Now we have to create the actual certificate that is going to be installed in our homelab servers. The only difference from a production SSL certificate issuing procedure is that instead of sending the csr that we are going to create in the next steps to Comodo or Verisign, is that we will bypass them and sign it with our own CA! (who needs them now, right? :P )
There are different certificate types (OV, EV, Wildcard etc.) and authority hierarchies (Root, Intermediate, Sub CA etc.) and for our case we only created a Root Authority and will continue by issuing a Wildcard certificate so as to have one SSL certificate for all of our homelab.home internal domains.
You can find a lot of great articles if you need more information on the different types that will help you purchase the correct type for your production environment (and I would say that you already stopped reading the rest of the post and started googling around) or your homelab.
In order for you to understand why i chose a wildcard certificate and what is the difference with a single one, I have to provide some basic information. A wildcard certificate can be applied to a domain and all its subdomains. Instead of having a separate certificate for each of your domains (mail.homlab.home,ovirt.homelab.home etc.) you can create or purchase a wildcard certificate which will protect all of you domains and save you money. Of course there are always advantages and disadvantages in the wilcard village but I will skip this discussion for now.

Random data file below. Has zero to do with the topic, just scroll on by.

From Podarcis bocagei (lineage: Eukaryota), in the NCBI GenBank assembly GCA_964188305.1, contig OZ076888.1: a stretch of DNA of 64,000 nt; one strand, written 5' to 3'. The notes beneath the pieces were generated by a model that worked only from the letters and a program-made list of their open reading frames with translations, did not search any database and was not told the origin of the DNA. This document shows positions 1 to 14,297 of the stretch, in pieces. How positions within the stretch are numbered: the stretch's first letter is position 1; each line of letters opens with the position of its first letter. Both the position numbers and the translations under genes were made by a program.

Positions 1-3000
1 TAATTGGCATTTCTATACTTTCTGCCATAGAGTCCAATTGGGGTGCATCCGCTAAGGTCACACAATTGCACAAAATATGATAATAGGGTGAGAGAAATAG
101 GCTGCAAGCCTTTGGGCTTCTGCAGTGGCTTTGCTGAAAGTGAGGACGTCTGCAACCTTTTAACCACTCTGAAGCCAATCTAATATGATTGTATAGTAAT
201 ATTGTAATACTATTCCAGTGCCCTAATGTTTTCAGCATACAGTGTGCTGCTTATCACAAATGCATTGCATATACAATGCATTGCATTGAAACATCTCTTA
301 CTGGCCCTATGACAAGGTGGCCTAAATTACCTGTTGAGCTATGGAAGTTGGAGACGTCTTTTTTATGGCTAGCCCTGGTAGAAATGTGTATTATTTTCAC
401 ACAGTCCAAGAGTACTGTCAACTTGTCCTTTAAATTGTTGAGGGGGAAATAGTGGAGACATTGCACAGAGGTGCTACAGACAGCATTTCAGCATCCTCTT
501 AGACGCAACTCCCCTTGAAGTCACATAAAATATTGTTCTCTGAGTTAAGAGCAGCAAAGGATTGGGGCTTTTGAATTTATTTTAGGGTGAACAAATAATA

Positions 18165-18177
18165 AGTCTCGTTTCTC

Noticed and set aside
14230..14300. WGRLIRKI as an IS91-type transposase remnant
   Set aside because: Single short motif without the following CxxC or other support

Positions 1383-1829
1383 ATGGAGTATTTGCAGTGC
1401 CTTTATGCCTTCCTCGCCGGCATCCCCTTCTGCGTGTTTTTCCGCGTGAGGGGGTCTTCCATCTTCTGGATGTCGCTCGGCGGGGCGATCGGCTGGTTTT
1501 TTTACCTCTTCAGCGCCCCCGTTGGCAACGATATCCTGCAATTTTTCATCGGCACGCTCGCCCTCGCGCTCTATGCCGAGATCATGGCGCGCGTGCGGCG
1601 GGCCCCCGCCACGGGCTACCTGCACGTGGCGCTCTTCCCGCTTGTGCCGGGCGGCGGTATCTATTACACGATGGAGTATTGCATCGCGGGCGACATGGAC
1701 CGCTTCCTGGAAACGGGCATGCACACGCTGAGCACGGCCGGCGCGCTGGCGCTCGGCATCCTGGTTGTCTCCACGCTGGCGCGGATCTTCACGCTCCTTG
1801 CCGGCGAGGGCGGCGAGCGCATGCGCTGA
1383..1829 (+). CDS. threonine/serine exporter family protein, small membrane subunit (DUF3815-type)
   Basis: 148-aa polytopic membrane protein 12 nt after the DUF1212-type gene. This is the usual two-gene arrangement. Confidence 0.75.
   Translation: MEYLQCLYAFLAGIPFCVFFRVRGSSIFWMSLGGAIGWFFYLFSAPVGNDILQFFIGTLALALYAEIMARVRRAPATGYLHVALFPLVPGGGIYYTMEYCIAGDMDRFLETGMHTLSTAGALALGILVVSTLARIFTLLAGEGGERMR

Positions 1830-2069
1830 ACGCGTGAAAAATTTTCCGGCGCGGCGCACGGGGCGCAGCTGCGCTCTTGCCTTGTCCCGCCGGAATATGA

We can now create our self-signed wildcard certificate by creating our csr and private key. Do not be confused with the csr and key that we created in the previous step, this was Root’s files and in real life we wouldn’t have access to those!
Instead of typing again all the information needed by a csr as we did in the Root creation we will use a config file. We will mostly do that though because we have to define a Subject Alternative Name (SAN) extension. As explained here
RFC 2818 describes two methods to match a domain name against a certificate - using the available names within the subjectAlternativeName extension, or, in the absence of a SAN extension, falling back to the commonName.
at some point when Chrome and Firefox ignorred CN the user would receive privacy errors because subjectAlternativeName would be empty! There is a great free tool which is called testssl which checks a server’s service on any port for the support of TLS/SSL ciphers and can be downloaded from here.